Most Americans don't know where their fighter jets or Bradley fighting vehicles are made. As a public service, Wikiality.com has teamed up with Halliburton to help Americans learn All They Need To Know about where our troops get their state-of-the-art Freedom-protecting, Democracy-bringing, WMD-
never-finding destroying, evildoer-defeating, Mission-Accomplishing equipment.
What is Made At the MIC?Edit
Money. It is basically a government transfer program which moves roughly 70% of the citizens' tax dollars from their possession to Wall Street's, where it rightfully is entitled to reside.
The 5-passenger Imaginary Fighting Vehicle (IFV), sometimes referred to as the Bradley or the Infantry-Fighting Vehicle, was intended to replace the old-fashioned Armored Personnel Carrier (APC), which carried 11. You can see the obvious advantage to this: doubles the number required for each infantry squad and increases AMF's bottom line. (The Project Manager for this program was a retired Air Force colonel, which is another function of the MIC; creating jobs for military retirees.) This was supposed to have happened in the '70s, but didn't really hit the ground until the mid-80s. By then, the Infantry had decided they didn't really want a hardtop for cruising around the war zone, so they decided to park the IFV, and replace the Jeep--a non-tactical vehicle--with the HUMMV ("Hummer"), which they could dress up as a tactical vehicle. When, in Afghanistan and Iraq, it became obvious that these were poor replacements for the IFV, which they weren't intended to be, the GI Mommies of America screamed for better armor on those faux jeeps. Then GMC made a lot more money on the up-armored retrofit.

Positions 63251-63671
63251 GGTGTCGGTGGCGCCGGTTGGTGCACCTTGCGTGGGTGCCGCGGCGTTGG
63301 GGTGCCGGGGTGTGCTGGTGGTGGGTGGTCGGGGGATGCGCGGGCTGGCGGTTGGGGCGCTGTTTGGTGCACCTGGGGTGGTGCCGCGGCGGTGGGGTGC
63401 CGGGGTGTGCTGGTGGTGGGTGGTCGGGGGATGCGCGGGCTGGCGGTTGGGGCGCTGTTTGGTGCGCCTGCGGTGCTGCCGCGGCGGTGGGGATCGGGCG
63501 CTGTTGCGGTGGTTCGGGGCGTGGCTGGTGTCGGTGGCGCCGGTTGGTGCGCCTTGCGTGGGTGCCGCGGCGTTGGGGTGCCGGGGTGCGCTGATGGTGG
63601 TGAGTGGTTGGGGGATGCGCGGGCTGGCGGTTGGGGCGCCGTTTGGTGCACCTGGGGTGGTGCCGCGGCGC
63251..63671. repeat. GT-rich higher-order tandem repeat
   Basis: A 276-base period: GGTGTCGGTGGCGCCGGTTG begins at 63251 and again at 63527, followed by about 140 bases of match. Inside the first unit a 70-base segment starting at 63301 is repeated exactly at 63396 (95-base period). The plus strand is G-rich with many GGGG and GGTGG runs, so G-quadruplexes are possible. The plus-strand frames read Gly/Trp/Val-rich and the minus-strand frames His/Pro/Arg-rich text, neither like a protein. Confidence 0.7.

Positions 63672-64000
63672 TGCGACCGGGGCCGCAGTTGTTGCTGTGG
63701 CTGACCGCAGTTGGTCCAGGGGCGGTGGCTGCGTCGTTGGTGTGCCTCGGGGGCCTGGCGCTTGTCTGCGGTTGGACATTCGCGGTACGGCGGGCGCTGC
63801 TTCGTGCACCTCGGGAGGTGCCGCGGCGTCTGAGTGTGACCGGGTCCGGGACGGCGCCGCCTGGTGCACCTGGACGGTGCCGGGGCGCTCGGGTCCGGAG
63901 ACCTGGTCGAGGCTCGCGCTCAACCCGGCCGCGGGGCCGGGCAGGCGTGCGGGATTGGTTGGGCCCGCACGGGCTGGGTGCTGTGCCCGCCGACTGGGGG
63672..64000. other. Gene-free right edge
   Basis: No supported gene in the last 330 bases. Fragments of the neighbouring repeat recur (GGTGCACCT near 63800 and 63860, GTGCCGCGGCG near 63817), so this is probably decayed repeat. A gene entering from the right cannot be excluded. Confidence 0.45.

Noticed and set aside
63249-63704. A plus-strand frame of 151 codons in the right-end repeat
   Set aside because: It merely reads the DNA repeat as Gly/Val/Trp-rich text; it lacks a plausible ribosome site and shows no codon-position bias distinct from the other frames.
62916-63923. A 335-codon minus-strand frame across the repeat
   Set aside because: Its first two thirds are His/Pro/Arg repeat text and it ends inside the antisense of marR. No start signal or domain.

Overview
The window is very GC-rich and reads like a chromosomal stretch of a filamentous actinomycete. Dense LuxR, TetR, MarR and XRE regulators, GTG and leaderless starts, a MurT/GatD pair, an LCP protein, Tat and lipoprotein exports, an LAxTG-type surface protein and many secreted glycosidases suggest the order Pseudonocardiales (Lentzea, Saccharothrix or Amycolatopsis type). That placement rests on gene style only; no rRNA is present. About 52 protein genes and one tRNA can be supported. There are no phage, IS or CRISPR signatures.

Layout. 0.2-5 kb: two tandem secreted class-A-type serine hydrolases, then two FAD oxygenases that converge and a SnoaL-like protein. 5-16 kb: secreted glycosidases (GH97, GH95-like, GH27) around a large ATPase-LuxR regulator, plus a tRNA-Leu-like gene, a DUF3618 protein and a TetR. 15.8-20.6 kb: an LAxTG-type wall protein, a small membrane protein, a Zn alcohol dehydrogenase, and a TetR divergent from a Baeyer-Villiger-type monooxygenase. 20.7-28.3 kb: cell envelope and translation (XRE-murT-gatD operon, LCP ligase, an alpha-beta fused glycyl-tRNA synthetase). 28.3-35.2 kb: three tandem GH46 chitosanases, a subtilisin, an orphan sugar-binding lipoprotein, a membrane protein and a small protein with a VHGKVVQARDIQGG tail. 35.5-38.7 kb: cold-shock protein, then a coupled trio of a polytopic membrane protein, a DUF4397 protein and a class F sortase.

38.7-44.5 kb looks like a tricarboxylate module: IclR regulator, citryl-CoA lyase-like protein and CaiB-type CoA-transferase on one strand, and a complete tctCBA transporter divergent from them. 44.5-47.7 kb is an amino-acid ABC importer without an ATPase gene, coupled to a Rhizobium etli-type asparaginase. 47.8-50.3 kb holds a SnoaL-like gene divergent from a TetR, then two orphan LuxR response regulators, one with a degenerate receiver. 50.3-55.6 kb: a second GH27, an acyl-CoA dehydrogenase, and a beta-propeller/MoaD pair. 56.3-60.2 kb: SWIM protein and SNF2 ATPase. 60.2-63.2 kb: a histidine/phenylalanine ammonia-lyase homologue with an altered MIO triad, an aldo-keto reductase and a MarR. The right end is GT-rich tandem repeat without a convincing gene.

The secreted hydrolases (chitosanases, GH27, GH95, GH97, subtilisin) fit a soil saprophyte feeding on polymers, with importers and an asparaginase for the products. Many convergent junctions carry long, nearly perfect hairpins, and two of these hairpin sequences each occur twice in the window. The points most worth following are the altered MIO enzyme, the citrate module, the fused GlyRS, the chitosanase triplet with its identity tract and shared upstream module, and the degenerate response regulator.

The M1 Abrams Main Battle Tank (MBT). As is customary in the Armed Forces, the current war is always a matter of re-fighting the last one with the things we thought of afterward. This involves improvements on the old technologies irrespective of current applicability. Thus, what would have been a really neat response to the German Tiger tanks in WWII became the M1 Abrams in the 80s. The fact that we really don't have a use for such monstrosities in the absence of wars involving Great Tank Battles is not accounted for in the "why not?" calculus. Originally slated for fielding in Armored units in the '70s, it also failed to appear before the mid-80s. But what a beauty for the investors! The engine-transmission module alone is a $750,000 package. And it gets 7 gallons per mile, to boot, which is great for Exxon. And, it necessitated a special tractor-trailer rig ($700,000 per unit) to tow it to the battle area, where it was basically used as a self-propelled artillery piece, there being no Taliban tanks to do battle with. Even the Army tired of this, however, and ceased ordering new ones in 2010. When General Dynamics complained, Congress stepped in and insisted on giving them another $270 million to retrofit older M1A1s to the current M1A2 specs.
Peace is Our Profession--US Air Force
As the Army Psychological Operations motto puts it: "Influence, Persuade, Change--If that doesn't work, Napalm!" In the interest of influencing the public to believe that Psychological Operations is really just factual Public Information, they have changed their name to Military Information Support Operations, which is thought to be more persuasive than Psychological Warfare. Seems a lot of soldiers were getting confused with the old nomenclature, and showing up at Mental Hygiene for brainwashing when what they really wanted was treatment for their Traumatic Brain Injury, which is not considered a psychological operation unless it also involves an attitude adjustment. This was apparently a leading cause of the current increase in the suicide rate in the Army.
Who Works At the MIC?Edit
Bankers, brokers, hedge fund managers...
How Are New Products Made?Edit
Slowly, v-e-r-y s-l-o-w-l-y. At cost-plus, and preferably by award of a no-bid contract. And, so the selected contractor doesn't have to risk anything, the government will provide the manufacturing facilities at no cost.